German composer Matthias Spahlinger (b. 1944) scored his Farben der Frühe (Colors of Morning) for the unusual, if not unique, ensemble of seven pianos. It's impossible to know the composer's motivation for limiting a work whose subject is "color" to the single color of the piano, but apparently it proved to be a daunting task, because it took eight years to complete. The six-movement, 45-minute piece falls squarely into the tradition of European modernism, with a spiky tonal language and loads of rhythmic complexity. While the work's jagged surface, which includes a lots of random-sounding crashing dissonances, doesn't make it immediately lovable, it must be admitted that Spahlinger is skilled at building suspense and at creating movements with strongly differentiated characters. The most striking movement is the third, which for most of its 11 minutes consists of a single, repeated pitch; when it finally explodes into a full chromatic array, the effect is astonishing, and genuinely powerful. The sound of seven pianos is not as loud and overwhelming as you might think, but in a live performance in which the separation of the instruments is easier to perceive, the effect may be more dramatic. The Ensemble SurPlus, conducted by James Avery, plays with unstinting vitality and stamina. The live recording picks up ambient noises like page turns, and the sound is generally good, given the impossible task of capturing seven instruments in two channels.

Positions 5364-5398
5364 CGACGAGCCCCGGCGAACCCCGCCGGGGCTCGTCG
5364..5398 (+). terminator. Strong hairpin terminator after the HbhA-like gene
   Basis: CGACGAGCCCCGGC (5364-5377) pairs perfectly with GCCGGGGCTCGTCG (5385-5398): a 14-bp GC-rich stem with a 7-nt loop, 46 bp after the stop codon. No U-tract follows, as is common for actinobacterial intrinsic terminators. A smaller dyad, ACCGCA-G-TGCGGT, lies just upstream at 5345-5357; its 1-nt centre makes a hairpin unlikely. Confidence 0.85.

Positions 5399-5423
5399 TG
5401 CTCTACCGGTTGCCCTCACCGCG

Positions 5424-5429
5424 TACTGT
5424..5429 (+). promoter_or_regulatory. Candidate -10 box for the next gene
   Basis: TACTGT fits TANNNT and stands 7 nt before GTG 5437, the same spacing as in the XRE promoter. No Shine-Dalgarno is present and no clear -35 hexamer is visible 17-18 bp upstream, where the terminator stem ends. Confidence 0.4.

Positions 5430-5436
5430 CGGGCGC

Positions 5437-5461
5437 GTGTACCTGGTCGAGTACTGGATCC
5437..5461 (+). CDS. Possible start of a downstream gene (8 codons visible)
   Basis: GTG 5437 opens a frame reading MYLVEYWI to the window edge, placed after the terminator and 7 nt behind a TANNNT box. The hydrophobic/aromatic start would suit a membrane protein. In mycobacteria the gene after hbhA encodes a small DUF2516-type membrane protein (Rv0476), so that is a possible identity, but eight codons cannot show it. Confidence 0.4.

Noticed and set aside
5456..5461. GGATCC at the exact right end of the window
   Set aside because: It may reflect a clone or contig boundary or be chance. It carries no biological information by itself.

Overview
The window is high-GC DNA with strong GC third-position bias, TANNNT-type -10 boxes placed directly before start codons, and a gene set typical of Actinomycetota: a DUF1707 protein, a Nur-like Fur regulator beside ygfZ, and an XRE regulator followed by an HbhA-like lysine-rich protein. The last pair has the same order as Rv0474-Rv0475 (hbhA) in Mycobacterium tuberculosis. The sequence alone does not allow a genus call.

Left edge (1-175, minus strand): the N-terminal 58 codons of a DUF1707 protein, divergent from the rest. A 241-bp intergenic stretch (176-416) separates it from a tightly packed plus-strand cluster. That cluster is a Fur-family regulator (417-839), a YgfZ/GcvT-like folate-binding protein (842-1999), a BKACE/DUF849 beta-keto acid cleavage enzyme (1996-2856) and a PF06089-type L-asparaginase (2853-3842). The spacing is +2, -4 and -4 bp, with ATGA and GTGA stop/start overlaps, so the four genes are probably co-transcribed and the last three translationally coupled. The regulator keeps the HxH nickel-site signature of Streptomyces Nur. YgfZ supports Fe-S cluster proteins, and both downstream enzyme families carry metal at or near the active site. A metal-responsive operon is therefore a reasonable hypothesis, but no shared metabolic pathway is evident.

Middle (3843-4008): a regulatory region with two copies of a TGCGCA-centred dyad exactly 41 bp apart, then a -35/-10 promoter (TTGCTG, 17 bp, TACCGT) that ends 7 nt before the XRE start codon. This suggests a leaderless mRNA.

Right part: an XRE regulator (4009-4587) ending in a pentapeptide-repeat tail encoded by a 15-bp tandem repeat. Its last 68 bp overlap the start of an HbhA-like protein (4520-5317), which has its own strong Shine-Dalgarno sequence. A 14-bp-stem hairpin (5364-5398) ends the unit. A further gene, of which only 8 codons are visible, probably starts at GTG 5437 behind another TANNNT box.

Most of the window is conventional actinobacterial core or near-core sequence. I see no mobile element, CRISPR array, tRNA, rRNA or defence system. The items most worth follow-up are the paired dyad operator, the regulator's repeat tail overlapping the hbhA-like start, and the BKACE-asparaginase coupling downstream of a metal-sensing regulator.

AllMusic Review by Stephen Eddins
|Farben der Frühe, for seven pianos|